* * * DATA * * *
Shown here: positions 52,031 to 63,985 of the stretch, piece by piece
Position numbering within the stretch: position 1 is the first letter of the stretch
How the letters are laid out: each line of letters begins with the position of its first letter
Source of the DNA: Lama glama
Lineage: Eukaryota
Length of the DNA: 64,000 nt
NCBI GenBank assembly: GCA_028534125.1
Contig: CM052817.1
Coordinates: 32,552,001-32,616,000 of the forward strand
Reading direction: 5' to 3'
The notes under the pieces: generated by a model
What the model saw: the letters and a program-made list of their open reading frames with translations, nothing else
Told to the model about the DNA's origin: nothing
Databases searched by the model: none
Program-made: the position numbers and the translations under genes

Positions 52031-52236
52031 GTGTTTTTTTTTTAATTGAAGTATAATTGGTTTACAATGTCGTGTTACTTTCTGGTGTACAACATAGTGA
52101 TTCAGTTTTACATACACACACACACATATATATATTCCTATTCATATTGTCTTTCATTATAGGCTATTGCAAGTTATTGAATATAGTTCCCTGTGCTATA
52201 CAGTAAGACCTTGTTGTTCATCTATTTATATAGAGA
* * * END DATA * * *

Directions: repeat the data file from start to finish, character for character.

Shown here: positions 52,031 to 63,985 of the stretch, piece by piece
Position numbering within the stretch: position 1 is the first letter of the stretch
How the letters are laid out: each line of letters begins with the position of its first letter
Source of the DNA: Lama glama
Lineage: Eukaryota
Length of the DNA: 64,000 nt
NCBI GenBank assembly: GCA_028534125.1
Contig: CM052817.1
Coordinates: 32,552,001-32,616,000 of the forward strand
Reading direction: 5' to 3'
The notes under the pieces: generated by a model
What the model saw: the letters and a program-made list of their open reading frames with translations, nothing else
Told to the model about the DNA's origin: nothing
Databases searched by the model: none
Program-made: the position numbers and the translations under genes

Positions 52031-52236
52031 GTGTTTTTTTTTTAATTGAAGTATAATTGGTTTACAATGTCGTGTTACTTTCTGGTGTACAACATAGTGA
52101 TTCAGTTTTACATACACACACACACATATATATATTCCTATTCATATTGTCTTTCATTATAGGCTATTGCAAGTTATTGAATATAGTTCCCTGTGCTATA
52201 CAGTAAGACCTTGTTGTTCATCTATTTATATAGAGA